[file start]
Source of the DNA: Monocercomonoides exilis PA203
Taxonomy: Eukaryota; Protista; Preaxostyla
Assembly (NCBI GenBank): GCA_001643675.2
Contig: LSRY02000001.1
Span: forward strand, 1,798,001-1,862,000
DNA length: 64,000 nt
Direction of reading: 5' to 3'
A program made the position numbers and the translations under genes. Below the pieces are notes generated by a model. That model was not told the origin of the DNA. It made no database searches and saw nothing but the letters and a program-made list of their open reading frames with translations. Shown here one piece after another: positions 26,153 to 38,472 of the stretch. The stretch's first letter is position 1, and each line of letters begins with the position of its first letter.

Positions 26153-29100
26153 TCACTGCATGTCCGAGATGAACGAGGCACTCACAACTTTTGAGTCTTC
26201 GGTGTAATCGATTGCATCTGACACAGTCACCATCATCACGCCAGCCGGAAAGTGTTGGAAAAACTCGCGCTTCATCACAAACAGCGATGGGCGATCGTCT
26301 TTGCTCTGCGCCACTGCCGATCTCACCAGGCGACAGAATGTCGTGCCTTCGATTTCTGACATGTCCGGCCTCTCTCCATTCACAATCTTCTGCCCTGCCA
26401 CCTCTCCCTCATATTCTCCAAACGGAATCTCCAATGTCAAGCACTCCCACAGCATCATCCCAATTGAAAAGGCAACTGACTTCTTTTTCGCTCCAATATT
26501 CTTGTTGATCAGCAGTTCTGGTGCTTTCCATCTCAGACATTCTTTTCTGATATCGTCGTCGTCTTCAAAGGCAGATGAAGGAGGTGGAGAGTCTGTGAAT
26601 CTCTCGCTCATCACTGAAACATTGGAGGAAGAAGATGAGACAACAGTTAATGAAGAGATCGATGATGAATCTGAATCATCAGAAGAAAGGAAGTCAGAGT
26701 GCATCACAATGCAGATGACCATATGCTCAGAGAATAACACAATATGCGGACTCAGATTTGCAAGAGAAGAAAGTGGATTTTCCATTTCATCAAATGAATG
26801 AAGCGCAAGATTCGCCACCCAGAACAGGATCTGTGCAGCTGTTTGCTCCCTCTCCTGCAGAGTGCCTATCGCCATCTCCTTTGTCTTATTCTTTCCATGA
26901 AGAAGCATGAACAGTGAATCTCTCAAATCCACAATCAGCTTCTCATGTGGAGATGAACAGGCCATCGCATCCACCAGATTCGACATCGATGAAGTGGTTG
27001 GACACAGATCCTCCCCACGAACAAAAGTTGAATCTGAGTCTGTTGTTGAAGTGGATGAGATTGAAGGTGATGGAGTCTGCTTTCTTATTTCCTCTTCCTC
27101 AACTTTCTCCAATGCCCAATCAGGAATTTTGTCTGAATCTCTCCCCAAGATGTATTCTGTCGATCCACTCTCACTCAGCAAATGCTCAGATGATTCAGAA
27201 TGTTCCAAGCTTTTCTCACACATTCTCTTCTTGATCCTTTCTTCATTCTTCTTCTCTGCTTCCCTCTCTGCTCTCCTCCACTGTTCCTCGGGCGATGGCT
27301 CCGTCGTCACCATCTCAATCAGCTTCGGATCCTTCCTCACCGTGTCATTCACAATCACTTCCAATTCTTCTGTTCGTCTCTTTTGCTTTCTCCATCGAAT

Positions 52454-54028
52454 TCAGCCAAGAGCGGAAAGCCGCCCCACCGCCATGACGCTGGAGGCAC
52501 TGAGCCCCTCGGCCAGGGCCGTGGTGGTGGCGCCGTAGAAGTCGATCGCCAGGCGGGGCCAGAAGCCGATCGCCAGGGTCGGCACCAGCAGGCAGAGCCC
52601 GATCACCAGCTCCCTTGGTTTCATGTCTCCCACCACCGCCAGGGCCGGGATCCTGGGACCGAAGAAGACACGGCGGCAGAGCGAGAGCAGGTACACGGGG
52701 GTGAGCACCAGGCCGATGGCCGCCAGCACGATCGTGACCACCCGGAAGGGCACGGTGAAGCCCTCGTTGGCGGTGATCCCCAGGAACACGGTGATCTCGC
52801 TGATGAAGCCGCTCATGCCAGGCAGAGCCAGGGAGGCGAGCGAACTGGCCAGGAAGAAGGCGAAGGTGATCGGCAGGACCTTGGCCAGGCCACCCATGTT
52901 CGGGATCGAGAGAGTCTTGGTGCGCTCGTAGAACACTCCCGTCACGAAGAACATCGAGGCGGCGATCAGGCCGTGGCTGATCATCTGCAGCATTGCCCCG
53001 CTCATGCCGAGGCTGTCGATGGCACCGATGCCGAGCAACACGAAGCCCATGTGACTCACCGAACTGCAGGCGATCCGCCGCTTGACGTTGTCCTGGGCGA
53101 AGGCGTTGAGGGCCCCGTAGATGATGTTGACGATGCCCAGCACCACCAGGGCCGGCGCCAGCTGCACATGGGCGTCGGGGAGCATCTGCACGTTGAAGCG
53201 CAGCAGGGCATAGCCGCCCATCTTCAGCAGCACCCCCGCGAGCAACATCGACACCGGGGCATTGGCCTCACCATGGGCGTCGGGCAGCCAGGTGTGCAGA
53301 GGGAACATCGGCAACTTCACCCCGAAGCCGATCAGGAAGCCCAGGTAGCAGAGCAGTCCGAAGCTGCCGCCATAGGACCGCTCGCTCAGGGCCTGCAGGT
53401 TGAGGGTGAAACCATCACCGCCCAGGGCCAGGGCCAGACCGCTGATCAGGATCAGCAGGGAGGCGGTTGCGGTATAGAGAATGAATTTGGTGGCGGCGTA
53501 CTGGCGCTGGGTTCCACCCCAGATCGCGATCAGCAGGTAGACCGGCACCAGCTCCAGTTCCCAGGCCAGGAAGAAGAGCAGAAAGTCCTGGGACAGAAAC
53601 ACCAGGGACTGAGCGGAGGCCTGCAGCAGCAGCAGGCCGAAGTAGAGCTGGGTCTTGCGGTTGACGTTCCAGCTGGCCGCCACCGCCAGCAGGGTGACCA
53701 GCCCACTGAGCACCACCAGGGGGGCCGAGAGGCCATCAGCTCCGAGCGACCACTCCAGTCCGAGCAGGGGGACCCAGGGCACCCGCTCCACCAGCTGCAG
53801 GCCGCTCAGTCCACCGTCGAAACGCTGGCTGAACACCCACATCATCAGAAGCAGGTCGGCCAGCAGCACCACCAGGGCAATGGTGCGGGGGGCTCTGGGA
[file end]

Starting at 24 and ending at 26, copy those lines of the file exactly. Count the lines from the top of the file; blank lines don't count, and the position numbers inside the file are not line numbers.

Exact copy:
52454 TCAGCCAAGAGCGGAAAGCCGCCCCACCGCCATGACGCTGGAGGCAC
52501 TGAGCCCCTCGGCCAGGGCCGTGGTGGTGGCGCCGTAGAAGTCGATCGCCAGGCGGGGCCAGAAGCCGATCGCCAGGGTCGGCACCAGCAGGCAGAGCCC
52601 GATCACCAGCTCCCTTGGTTTCATGTCTCCCACCACCGCCAGGGCCGGGATCCTGGGACCGAAGAAGACACGGCGGCAGAGCGAGAGCAGGTACACGGGG